# group theory behind the Kloosterman bound $| S(m,n;c) |< 2\, c^{3/4}$

I am trying to understand Kloosterman sums and their estimates (e.g. from , which does not prove)

$$\Big| S(m,n;c) \Big| = \Big| \sum_{(x,c) = 1} e\big( \frac{mx + nx^{-1}}{c}\big) \Big| < 2\, c^{3/4}$$

Another resource  has a different version of the Kloosterman sum bound:

$$\bigg| \sum_{x \in \mathbb{F}_q^\ast} \chi(x) \, e \big( \frac{ax + bx^{-1}}{q} \big) \bigg| \leq 2 \sqrt{q}$$

Yet another place has that if $m= n$ a different bound occurs. Perhaps I'm mixing up notations:

$$K(n,n; c) \leq (n,c)^{1/2} \sqrt{c} \, \tau(c)$$

where $\tau(c)$ is the number of divisors of $c$ (and $K$ is just the same as $S$). This could be a refinement of the first two.

The proofs of these results are very complicated. Is there a group action involed? Is there an interpretation via group theory of this inequality? Looks like there could be a hyperbola involved and that behaves well under fractional linear transformations like $x \mapsto x + 1$ or $x \mapsto - \frac{1}{x}$ in $\mathbb{F}_q^\ast$.

• In a way, this question is a lead-in to other more complicated Kloosterman-type problems that I will save for another time. – john mangual Apr 28 '17 at 17:51

You can find a concise but self-contained proof of Weil's bound for Kloosterman sums of prime moduli in these notes. Note that prime moduli constitute the really hard case.

The different bounds you have given carry with them different assumptions.

The first bound is stated for $\gcd(m,n,c)=1$. The second bound is stated when $a$ and $b$ are both prime to $p$ (though it is trivially true if only one is prime to $p$). The third bound, however, lacks this condition. If $n$ is prime to $c$, clearly we can drop the $(n,c)$ term, making it appear more similar to the second one.

The second bound is a sum over a finite field. This is both more and less general than the other two, which are sums over the integers mod $c$. The intersection of the two is the case when $c=q$ is a prime, so $\tau(c)=2$. In this case the second and third bounds are equal, but the first one is weaker.

The first bound was proved by Kloosterman, the second was proved by Weil, and the third was either proved by Weil or is an easy corollary of his work (the second bound). The method's used in Weil's proof are significantly more elementary, which accounts for the stronger bound. (Recently more elementary arguments have been found using Stepanov's method, but they are still far more difficult than Kloosterman's orginal proof)

Kloosterman's method fundamentally uses the symmetry underlying the problem, which you can interpret as a group action. In the case where $c=p$ is prime, one first estimates $\sum_{m,n\in \mathbb F_p} |S(m,n;c)|^4$ by expanding the sum and using orthogonality of characters. One then observes that $S(m,n;c)$ is preserved by the symmetry $(m,n) \mapsto (am,a^{-1}n)$ so if any $S(m,n;c)$ were large, $p-1$ of them are large. It seems impossible to generalize this method to exponential sums without this symmetry, see Terry's question.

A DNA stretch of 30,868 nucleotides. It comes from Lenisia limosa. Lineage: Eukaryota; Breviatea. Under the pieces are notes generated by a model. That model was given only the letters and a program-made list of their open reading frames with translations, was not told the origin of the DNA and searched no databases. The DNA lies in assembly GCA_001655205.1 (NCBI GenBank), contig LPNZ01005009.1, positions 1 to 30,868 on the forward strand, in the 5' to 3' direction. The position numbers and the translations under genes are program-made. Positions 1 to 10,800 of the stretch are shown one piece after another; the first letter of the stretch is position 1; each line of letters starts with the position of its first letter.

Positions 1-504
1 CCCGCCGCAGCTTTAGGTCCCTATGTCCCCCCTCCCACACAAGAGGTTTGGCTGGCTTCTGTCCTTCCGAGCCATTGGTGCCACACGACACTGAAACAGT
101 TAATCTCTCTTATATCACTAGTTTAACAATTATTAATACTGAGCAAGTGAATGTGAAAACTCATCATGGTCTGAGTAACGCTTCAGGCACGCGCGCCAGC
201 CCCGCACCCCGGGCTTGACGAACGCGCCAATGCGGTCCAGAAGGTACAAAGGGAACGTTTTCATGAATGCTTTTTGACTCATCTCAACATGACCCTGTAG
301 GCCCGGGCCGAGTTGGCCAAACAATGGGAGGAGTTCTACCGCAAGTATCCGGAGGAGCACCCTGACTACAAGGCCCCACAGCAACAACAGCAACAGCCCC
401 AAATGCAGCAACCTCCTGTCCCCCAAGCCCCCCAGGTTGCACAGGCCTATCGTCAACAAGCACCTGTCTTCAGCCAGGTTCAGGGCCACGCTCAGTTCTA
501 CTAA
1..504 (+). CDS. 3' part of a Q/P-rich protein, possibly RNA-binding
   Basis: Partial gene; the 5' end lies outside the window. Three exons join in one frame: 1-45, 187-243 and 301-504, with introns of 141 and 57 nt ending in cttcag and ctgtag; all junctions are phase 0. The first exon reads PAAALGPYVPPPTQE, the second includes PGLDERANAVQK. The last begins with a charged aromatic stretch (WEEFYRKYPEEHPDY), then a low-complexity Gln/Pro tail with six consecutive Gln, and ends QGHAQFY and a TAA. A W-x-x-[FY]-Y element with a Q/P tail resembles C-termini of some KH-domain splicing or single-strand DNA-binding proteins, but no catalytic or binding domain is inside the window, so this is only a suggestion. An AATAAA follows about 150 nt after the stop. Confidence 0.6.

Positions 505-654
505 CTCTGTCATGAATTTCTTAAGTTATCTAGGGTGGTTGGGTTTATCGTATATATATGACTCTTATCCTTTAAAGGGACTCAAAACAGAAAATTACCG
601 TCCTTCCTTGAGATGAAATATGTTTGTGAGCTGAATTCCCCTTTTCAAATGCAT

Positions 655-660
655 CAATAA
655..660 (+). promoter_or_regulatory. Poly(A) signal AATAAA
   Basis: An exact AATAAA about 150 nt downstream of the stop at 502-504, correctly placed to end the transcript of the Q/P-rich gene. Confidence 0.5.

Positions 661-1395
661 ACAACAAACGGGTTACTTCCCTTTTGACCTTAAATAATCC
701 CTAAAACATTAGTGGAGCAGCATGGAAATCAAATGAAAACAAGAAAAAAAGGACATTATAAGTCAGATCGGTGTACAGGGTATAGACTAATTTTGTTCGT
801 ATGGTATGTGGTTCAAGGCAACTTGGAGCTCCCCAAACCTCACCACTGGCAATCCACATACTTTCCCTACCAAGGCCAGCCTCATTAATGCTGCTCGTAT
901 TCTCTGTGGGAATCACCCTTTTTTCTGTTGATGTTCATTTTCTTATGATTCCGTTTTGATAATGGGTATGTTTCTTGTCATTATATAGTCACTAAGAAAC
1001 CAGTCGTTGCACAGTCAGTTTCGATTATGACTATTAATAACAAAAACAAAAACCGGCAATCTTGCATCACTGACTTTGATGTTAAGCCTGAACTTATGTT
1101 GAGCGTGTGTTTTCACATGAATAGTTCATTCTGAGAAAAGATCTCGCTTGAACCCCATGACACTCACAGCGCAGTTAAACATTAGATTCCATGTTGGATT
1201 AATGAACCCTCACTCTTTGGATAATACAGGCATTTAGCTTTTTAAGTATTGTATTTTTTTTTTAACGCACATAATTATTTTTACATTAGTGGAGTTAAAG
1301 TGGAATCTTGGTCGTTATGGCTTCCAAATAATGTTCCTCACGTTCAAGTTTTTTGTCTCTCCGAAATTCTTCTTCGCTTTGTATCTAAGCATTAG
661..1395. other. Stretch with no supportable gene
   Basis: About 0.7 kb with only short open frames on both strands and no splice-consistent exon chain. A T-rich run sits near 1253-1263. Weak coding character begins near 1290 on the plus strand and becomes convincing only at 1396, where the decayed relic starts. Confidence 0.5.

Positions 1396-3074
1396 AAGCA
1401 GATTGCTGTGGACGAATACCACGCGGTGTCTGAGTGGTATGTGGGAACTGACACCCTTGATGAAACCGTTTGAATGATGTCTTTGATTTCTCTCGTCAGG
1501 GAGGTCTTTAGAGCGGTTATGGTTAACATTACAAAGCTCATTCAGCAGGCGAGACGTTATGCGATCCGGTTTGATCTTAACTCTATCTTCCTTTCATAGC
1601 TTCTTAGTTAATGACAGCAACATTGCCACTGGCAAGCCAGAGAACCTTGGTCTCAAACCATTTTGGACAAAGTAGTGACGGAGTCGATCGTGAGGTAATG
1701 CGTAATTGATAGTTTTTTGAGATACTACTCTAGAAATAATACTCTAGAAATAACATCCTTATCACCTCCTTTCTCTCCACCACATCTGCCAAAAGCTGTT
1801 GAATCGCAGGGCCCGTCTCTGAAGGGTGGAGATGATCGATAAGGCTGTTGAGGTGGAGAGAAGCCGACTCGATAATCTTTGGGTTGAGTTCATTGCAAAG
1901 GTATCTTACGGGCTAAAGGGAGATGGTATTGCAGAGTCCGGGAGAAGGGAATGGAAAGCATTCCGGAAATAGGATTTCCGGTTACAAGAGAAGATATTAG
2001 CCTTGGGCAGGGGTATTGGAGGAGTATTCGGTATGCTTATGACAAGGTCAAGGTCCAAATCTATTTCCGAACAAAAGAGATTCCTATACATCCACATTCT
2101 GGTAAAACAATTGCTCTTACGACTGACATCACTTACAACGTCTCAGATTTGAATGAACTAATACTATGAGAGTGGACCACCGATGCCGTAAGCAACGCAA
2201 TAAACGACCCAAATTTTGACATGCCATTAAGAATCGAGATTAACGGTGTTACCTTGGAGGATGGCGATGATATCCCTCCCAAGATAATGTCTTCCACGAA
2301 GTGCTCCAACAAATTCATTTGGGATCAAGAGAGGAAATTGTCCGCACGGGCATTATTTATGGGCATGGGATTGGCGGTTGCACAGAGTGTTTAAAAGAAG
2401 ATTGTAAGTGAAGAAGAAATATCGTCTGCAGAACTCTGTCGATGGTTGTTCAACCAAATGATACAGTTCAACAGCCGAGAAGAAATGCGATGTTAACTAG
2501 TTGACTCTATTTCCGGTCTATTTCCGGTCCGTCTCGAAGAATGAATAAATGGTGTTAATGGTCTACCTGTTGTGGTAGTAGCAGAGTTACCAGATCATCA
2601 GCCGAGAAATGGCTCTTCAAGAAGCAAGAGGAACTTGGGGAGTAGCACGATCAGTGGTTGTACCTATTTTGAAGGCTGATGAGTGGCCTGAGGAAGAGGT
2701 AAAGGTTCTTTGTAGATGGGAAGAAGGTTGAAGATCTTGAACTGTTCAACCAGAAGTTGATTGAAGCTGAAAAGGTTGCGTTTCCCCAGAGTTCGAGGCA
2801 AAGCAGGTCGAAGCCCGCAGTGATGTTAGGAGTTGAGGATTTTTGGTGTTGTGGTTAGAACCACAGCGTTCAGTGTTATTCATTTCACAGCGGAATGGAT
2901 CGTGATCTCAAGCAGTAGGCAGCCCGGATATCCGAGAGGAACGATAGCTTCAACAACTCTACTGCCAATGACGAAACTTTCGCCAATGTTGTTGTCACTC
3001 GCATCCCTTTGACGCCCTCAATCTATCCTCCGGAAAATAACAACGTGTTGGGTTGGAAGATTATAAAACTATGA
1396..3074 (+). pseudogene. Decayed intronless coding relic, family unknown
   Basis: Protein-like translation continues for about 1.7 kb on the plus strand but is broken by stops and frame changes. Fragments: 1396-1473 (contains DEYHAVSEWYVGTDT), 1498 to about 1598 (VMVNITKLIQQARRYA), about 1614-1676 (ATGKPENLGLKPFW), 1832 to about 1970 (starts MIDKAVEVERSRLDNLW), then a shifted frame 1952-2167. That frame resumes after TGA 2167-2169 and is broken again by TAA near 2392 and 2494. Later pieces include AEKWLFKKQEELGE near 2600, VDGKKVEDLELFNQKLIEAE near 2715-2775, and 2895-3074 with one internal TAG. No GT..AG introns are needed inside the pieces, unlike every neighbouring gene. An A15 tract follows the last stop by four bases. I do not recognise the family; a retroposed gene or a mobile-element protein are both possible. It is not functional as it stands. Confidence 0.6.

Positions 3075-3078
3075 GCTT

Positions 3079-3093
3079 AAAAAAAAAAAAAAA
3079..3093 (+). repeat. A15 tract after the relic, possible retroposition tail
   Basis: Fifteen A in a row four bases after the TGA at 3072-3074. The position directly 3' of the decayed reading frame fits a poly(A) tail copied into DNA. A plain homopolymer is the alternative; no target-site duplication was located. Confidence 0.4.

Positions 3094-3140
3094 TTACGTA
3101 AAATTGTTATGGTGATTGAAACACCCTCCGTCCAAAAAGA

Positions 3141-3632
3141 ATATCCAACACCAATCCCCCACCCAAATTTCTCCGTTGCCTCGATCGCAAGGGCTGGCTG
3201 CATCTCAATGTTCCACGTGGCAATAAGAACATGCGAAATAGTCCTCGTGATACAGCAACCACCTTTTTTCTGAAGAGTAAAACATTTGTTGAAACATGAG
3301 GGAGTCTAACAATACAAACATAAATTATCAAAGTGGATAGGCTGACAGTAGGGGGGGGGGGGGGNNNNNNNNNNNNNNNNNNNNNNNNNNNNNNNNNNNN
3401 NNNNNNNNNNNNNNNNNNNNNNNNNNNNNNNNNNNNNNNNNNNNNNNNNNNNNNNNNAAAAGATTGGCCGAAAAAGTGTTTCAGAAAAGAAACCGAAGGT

On the other hand, Weil's method does not use any of the obvious symmetry or structure of the problem at all! His method applies equally well to the exponential of an almost arbitrary function over the solution set of an arbitrary algebraic equation (within reason - one can't give a nontrivial bound if the function is constant, for instance). However, he uses a lot of hidden structure of the problem. Of course some of this is related to group theory, although I wouldn't say group theory is doing any of the heavy lifting in the proof. The key step is a bound on the zeroes of the $L$-function of a character of the idele class group of the field $\mathbb F_q(t)$. Weil's proof is here.

• why does Terry use the pejorative word "cheap"? Also I suspect Kloosterman could have even more symmetry than the ones you mention. – john mangual Apr 28 '17 at 21:06
• @johnmangual "cheap" is only a pejorative word if you're not paying for it. – Will Sawin Apr 28 '17 at 21:25
• @johnmangual Maybe it does have more symmetry, though not all the symmetries you mention are there (I don't see any involving the transformation $x \to x+1$). Still, you asked whether the symmetries are involved in the proofs, and I have explained to what extent that is true - quite a bit, for Kloosterman's proof, which is also not as complicated you suggest, but not so much for Weil's. – Will Sawin Apr 28 '17 at 21:41
• Instead of "significantly more elementary" you meant "significantly less elementary". – GH from MO Apr 29 '17 at 0:40
• the Stepanov method with the line and point coincidences is amazing. it's complicated yet it appeals to my geometric intuition. – john mangual Apr 29 '17 at 3:09